The Oil Mistake Everyone Makes When Cooking Steak

High heat is a must when searing the perfect steak, creating a brown and crusty outside with tender, juicy meat within. However, some cooks hesitate to use a ripping-hot pan, especially if it tends to fill the kitchen with smoke. If you're familiar with this scenario, chances are that the oil you use is to blame, not the high heat itself. 

Using the wrong type of oil is one of the most underrated mistakes to avoid while cooking steak. It all has to do with the smoke point of the oil, or the temperature at which it starts smoking and burning. For instance, you might like using extra-virgin olive oil in the kitchen, but it has a relatively low smoke point of 325 degrees Fahrenheit. If you heat it to the temperature required to get a nice crust on a steak – at least 375 degrees Fahrenheit, and ideally hotter – it will produce fumes and smoke up your kitchen, while adding a burnt taste to the meat. 

On the other hand, rice bran oil can be heated to 490 degrees Fahrenheit before it begins to burn, making it excellent for cooking steak. You'll likely still see some smoke rising out of the pan, but not so much that it sets off your smoke alarm or gives your dinner an acrid taste. Choosing the right oil not only makes the cooking process easier, but it can also enhance the flavor of the meat, depending on which type you use.

The best types of oils to use for cooking steak

Any high-heat oil that's perfect for sautéing will work well for steak. Seek out one that can withstand at least 400 degrees Fahrenheit. Vegetable oil has a smoke point of around 450 degrees Fahrenheit, and both sunflower and corn oil have similar smoke points. If you're not afraid of high heat and cook your steak super hot for a deep crust on a rare interior, try safflower oil, which can be heated to a whopping 510 degrees Fahrenheit before it burns.

Extra-virgin olive oil should be avoided for steak, but you can try light or refined olive oil, which won't smoke until it reaches around 465 degrees Fahrenheit. And even though butter gives a deliciously rich taste to red meat, it has a low smoke point of just 350 degrees Fahrenheit, so it isn't ideal for cooking steak — unless you clarify it. Once clarified, which removes milk solids that burn easily, butter can be heated to 450 degrees Fahrenheit.

If you want the meatiest flavor possible, go to the butcher shop and ask for beef tallow, which is the secret to restaurant-quality steaks and side dishes. Tallow is pure beef fat that has a high smoke point of around 400 degrees Fahrenheit. It imparts a deliciously rich, savory, extra-beefy flavor to the meat, as well as potatoes or other veggies you might want to roast to go with it.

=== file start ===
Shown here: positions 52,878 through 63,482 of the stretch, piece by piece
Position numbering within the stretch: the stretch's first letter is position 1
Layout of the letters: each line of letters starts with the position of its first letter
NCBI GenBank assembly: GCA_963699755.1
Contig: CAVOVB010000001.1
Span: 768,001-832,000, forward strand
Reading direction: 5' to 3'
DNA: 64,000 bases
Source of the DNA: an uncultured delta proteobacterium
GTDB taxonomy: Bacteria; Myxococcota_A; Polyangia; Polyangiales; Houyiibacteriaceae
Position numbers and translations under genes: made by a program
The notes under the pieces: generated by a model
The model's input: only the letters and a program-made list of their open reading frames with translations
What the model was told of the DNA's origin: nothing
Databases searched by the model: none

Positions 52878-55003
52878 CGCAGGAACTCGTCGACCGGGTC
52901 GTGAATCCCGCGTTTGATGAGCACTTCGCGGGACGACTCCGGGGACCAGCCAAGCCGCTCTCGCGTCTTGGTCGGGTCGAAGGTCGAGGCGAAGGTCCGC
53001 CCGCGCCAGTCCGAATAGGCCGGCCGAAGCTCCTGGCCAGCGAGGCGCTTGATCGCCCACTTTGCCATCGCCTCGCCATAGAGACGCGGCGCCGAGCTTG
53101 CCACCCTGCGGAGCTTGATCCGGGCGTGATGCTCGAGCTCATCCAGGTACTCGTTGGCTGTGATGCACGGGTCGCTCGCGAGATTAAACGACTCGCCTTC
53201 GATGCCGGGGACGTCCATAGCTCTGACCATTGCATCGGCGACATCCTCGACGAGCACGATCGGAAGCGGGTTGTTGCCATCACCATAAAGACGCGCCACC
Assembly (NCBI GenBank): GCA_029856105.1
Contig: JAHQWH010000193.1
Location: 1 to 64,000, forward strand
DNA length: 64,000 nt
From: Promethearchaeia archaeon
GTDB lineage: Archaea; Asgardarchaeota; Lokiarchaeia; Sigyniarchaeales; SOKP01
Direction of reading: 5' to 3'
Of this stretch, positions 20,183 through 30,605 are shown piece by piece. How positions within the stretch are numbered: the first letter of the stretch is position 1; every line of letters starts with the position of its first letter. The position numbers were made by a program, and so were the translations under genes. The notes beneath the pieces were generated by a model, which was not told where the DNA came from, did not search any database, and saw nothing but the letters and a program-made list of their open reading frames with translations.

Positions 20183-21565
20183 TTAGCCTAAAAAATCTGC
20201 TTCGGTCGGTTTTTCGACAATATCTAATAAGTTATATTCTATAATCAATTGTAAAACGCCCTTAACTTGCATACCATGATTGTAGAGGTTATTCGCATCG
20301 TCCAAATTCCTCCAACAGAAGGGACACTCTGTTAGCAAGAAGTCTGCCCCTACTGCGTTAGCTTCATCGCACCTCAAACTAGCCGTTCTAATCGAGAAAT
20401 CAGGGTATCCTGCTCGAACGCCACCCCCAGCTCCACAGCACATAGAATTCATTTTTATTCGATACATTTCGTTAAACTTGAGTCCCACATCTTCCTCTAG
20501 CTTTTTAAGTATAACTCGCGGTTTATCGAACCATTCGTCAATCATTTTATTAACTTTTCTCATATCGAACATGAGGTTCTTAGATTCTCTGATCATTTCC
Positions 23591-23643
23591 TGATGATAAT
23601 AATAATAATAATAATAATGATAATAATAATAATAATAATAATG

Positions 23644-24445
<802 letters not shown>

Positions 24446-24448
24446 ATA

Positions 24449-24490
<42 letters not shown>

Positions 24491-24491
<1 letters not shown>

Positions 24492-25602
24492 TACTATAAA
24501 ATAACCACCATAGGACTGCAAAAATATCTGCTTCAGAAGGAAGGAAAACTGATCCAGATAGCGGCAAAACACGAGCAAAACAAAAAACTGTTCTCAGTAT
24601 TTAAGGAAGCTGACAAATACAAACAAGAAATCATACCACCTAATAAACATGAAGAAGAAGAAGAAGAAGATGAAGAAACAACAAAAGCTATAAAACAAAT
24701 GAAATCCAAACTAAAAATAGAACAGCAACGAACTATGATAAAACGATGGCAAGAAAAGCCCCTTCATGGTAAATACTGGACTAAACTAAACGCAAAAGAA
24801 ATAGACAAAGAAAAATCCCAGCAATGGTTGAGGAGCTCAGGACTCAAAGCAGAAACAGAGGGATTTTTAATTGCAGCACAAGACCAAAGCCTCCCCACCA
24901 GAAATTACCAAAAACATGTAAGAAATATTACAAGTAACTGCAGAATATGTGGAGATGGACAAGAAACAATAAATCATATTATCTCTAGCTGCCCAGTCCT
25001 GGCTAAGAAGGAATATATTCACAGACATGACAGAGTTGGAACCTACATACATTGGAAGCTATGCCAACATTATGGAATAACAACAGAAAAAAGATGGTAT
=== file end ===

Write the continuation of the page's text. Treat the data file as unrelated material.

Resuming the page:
Oil the steak instead of the pan to avoid more smoke

Choosing the right oil is the first step to a less stressful, more dependable steak experience, but using the correct amount is also key. If you use too little oil, the steak might stick to your skillet (although it shouldn't if the temperature is hot enough), but heat up a big pool of oil, and it might spit and smoke, even if it has a high smoke point. This can not only make your time in the kitchen dangerous, but the finished steak will turn unpleasantly greasy. 

The best way to use oil is to add it directly to the steak, rather than into the pan. Simply drizzle your chosen oil onto both sides of the meat, rubbing it in with your fingers or a basting brush. You only need to use a little oil to coat the steak: A tablespoon or two should be enough, depending on the size of the cut. Oiling the meat instead of the pan also ensures that you don't overheat the oil. Even a few seconds too long can make for a splattering, smoky situation.

Oiling the steak also helps seasonings stick better to the meat's surface. Add a generous amount of salt to each side right before the steak hits the pre-heated pan, and the combination of oil and salt will help it develop a beautifully browned and tasty crust.